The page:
These two songs are undoubtedly the high point of the entire album -- they're atmospheric without being heavy, and have plenty of weird eerie instrumentation that floats the listener away on a cloud. And while the first is a light, airy affair, it also segues into a darker and more contemplative melody -- it has the right mix of ambient eeriness and soaring pop melodies. No complaints here.

The problem is that after that, the next three songs sort of blur together, as if they're one big song split into three -- I wouldn't have minded "Bleeding," "On a Highway" and "I Think I Can" as one vast experimental song.
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By E-CLoud on November 28, 2009
Format: MP3 Music
This is a great EP. It has all the great production work and unique songwriting skills as Merriweather, but to me it seems a little more free and adventurous. I like every moment on the EP. Some might complain about the the "darker", "ambient", or "experimental" moments but to me they seem completely natural and organic. And it's not as dark as I was lead to believe. I find it a rather uplifting record and great fun to listen to. They seem to be masters at what they are doing at this time, just cranking out idea after idea. To me what sets Animal Collective apart from other groups is their genuineness, freedom, and their talent for perfecting songs into works of art that people will listen to for a long time.
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Format: MP3 Music Verified Purchase
Coming off Merriweather Post Pavilion, I had high hopes for their inevitable follow-up EP, and somehow they still lived up to the hype. "Graze" is such a weird and compelling track (and the pan flute is awesome!). "What Would I Want? Sky" is as good as anything they've ever done. I wouldn't say this is the best starting point for listeners new to AC, but anyone who is a fan of the band will cherish this outing.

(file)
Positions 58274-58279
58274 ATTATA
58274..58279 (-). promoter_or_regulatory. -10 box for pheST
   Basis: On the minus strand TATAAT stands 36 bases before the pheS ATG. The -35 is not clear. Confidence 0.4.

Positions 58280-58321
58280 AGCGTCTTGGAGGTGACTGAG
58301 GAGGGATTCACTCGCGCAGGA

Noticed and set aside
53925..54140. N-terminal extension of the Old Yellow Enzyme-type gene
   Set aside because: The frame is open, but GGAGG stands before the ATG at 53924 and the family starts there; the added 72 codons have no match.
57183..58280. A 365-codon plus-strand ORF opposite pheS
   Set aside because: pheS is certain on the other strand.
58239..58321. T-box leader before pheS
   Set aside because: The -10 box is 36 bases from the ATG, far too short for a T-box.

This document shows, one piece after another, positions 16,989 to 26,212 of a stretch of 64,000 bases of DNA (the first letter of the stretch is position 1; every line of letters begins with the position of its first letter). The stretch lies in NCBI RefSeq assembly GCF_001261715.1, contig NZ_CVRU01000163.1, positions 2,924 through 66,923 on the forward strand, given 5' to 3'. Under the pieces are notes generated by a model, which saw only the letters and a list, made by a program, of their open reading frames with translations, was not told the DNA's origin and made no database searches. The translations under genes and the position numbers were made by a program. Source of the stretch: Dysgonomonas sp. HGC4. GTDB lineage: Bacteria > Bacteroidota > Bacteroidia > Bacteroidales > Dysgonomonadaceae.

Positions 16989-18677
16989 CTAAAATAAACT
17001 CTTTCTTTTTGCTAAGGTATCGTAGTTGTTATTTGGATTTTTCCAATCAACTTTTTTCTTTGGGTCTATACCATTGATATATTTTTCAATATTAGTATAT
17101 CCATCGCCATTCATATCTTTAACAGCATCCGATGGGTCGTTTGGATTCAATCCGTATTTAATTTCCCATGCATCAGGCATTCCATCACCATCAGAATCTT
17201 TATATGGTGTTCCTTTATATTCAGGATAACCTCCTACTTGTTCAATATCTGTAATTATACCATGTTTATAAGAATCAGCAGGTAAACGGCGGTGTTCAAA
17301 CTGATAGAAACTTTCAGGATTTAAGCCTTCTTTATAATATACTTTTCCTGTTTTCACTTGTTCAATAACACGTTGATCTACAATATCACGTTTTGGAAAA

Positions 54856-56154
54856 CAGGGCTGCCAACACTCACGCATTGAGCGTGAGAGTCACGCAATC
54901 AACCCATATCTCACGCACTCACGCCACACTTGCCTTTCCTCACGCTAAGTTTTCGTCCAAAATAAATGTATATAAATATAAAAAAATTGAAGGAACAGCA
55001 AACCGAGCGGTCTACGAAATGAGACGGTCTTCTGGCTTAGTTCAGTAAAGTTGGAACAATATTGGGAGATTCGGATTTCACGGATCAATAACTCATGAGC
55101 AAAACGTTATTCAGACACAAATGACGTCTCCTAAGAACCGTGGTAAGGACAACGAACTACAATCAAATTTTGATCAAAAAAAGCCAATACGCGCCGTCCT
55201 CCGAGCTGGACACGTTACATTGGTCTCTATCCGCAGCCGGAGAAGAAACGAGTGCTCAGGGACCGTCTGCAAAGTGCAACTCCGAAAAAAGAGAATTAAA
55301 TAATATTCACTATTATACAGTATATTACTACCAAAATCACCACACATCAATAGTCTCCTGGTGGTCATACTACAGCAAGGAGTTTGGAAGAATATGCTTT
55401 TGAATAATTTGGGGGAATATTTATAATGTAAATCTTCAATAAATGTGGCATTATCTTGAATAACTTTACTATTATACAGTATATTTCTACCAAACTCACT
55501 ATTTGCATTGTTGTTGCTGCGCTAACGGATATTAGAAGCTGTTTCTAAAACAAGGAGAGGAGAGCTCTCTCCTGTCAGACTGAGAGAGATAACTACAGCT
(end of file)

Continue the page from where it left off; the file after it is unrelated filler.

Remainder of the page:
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Format: Vinyl
After Animal Collective's much lauded Merriwether Post Pavilion was released to all its fanfare, it was a wonder what direction the band would take. Would we see a return to the more (pardon my pun) animalistic nature of Here Comes The Indian, the lush sounds of Feels, or would the listener be taken even further down the path of psychedelic pop music? With Fall Be Kind, the band hit on all three of these aspects and much more. "Graze" opens up as a serene, laid back song, with Avey Tare's vocals drowned in effects and reverb. Sounding like a more floating version of Merriwether's "Bluish", "Graze" suddenly turns a one-eighty, and a flute sample opens the listener up to Animal Collective's weird world that is Fall Be Kind.

Yet for the dichotomy "Graze" presents, this EP decides to stay in one place, in that moody, dreary world where clouds cover the sun, and the raindrops fall slightly on the windowpane. "What Would I Want Sky?", with its first ever licensed Grateful Dead sample, continues where the beginning of "Graze" left off: slow pads and atmosphere, and the vocals of Avey Tare and Panda Bear being drenched in reverb and effects to create a heavy mood. Although the ending melodies come off as a tad more upbeat, this song tends to feed the darkness that pervades this EP.

Now this is not to sound like Fall Be Kind is a bad record, to the contrary, it is beautiful, if a bit moody. The textures and vocals are airy and slick, the melodies prevalent, and the percussion limited, but hard-hitting when it appears. "Bleed" is the track that perfectly pictures the mood and tone of the EP, with heavy droning noises among the vocal calls, a track that is trance inducing in its simplicity and beauty.
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Woo!
Probably. I can't see them releasing another full album so soon, and we already had Animal Crack Box earlier this year as well for what it's worth.
Oct 7, 2009 by R. Matthew Young |  See all 11 posts